The developing heart in an embryo can be damaged by the cellular stress triggered from oxygen deficiency, thereby leading to development of childhood heart disease, a study has revealed for the first time.
Childhood heart disease is the most common form of birth defect and affects one in 100 babies globally, showed the study. "The study discovered that reduced oxygen triggered a stress response in the embryonic cells. The cells try to relieve the stress by stopping protein production. As proteins aren't available to make the heart at a critical time, it doesn't develop properly," lead researcher Professor Sally Dunwoodie at Victor Chang Cardiac Research Institute said.
According to the work published in the journal Development, the oxygen deficiency in an embryo can be caused by multiple factors such as prescription medications, high blood pressure, high altitude, or even a tangled umbilical cord. Apart from low oxygen, factors like a viral infection, increased temperature, high blood glucose, poor nutrition and pollution can also trigger cellular stress.
The findings showed that cellular stress -- wide range of molecular changes that cells undergo in response to environmental stressors like extreme temperatures, exposure to toxins and mechanical damage -- are the key reasons for the multiple types of defects in heart, vertebrae and kidney, among others, during birth. "Surprisingly, this cellular stress response has been used for hundreds of millions of years and it is only now that we have discovered that it can cause organs, such as the heart, not to form properly" added Dunwoodie.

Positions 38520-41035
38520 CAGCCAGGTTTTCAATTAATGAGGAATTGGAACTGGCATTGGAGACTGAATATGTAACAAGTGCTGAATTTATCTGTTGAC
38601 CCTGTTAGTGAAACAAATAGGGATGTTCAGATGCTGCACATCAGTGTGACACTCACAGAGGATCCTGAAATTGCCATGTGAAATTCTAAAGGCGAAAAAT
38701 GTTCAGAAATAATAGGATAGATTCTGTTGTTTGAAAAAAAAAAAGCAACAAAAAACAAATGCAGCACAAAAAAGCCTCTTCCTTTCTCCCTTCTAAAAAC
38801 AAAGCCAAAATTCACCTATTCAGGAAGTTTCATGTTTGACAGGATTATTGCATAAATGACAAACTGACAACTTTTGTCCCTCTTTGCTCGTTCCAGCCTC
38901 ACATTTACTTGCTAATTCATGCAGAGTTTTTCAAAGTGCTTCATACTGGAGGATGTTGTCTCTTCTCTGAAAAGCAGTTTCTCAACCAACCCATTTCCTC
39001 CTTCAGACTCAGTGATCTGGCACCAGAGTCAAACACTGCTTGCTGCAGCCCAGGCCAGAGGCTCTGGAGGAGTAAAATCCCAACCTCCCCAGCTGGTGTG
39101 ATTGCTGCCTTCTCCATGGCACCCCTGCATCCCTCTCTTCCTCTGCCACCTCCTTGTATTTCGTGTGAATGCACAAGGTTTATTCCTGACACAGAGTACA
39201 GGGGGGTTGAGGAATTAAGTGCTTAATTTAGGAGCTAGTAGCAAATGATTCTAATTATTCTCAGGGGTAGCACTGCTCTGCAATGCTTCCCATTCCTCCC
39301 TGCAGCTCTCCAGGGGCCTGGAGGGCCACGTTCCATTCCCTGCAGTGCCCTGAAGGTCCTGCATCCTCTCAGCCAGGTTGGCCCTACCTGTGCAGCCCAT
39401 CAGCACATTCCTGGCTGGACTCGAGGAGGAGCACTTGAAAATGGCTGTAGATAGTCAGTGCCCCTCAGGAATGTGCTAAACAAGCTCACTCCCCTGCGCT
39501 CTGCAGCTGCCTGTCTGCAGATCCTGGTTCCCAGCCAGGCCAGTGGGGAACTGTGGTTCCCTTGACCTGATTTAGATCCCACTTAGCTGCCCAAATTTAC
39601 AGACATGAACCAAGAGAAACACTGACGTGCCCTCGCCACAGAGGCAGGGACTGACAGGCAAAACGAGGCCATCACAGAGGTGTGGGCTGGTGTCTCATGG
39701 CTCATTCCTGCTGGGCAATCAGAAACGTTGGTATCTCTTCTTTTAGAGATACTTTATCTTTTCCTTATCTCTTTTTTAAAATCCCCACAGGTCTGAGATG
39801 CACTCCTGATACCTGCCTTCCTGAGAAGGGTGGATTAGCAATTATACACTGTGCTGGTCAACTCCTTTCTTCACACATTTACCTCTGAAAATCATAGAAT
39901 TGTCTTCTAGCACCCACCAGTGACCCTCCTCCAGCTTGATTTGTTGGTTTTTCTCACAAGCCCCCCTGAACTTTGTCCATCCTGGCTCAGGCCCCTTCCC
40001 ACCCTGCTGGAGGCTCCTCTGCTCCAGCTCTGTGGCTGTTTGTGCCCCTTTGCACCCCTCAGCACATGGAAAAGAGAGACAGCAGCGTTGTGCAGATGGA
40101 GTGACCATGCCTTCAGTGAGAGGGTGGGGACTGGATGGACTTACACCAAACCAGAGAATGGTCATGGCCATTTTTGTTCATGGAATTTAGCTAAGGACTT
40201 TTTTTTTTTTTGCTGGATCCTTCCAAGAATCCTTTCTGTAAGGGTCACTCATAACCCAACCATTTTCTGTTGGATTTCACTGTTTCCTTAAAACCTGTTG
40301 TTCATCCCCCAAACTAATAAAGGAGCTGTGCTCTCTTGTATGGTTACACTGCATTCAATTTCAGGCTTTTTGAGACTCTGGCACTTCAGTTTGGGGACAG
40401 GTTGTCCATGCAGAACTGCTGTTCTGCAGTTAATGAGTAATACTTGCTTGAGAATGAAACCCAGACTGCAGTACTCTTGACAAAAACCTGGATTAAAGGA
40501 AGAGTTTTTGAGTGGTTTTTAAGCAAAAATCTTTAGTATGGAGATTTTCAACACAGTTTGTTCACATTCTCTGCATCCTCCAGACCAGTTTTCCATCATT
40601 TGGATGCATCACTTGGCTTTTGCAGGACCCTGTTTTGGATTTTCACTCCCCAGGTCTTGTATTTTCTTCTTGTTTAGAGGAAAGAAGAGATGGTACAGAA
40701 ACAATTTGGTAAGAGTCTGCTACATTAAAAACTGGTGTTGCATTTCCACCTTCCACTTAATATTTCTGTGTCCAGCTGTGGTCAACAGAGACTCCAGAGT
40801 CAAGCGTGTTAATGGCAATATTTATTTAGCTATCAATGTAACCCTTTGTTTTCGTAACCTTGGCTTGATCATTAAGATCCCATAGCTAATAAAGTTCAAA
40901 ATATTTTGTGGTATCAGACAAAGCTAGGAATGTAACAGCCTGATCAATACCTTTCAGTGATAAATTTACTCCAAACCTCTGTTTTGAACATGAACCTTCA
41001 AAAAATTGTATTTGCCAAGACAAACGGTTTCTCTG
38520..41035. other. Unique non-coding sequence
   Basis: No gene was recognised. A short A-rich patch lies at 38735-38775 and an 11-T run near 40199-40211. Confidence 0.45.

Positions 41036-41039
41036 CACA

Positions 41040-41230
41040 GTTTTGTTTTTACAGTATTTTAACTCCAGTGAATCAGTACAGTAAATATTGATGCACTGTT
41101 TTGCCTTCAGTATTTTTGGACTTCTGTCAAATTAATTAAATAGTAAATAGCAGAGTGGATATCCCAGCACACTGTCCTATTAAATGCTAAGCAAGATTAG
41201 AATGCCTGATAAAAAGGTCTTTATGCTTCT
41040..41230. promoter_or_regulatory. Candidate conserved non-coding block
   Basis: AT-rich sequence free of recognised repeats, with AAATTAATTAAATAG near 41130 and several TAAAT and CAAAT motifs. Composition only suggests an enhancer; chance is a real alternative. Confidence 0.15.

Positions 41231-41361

For the study, the team used a mouse model and reduced the oxygen levels inside a chamber from the normal level of 21 per cent to as low as 5.5 per cent, for eight hours. They found for the first time that reduced oxygen levels damaged the developing heart. The types of heart defects were the same as those most commonly found in humans, the researchers noted.(This story has not been edited by NDTV staff and is auto-generated from a syndicated feed.)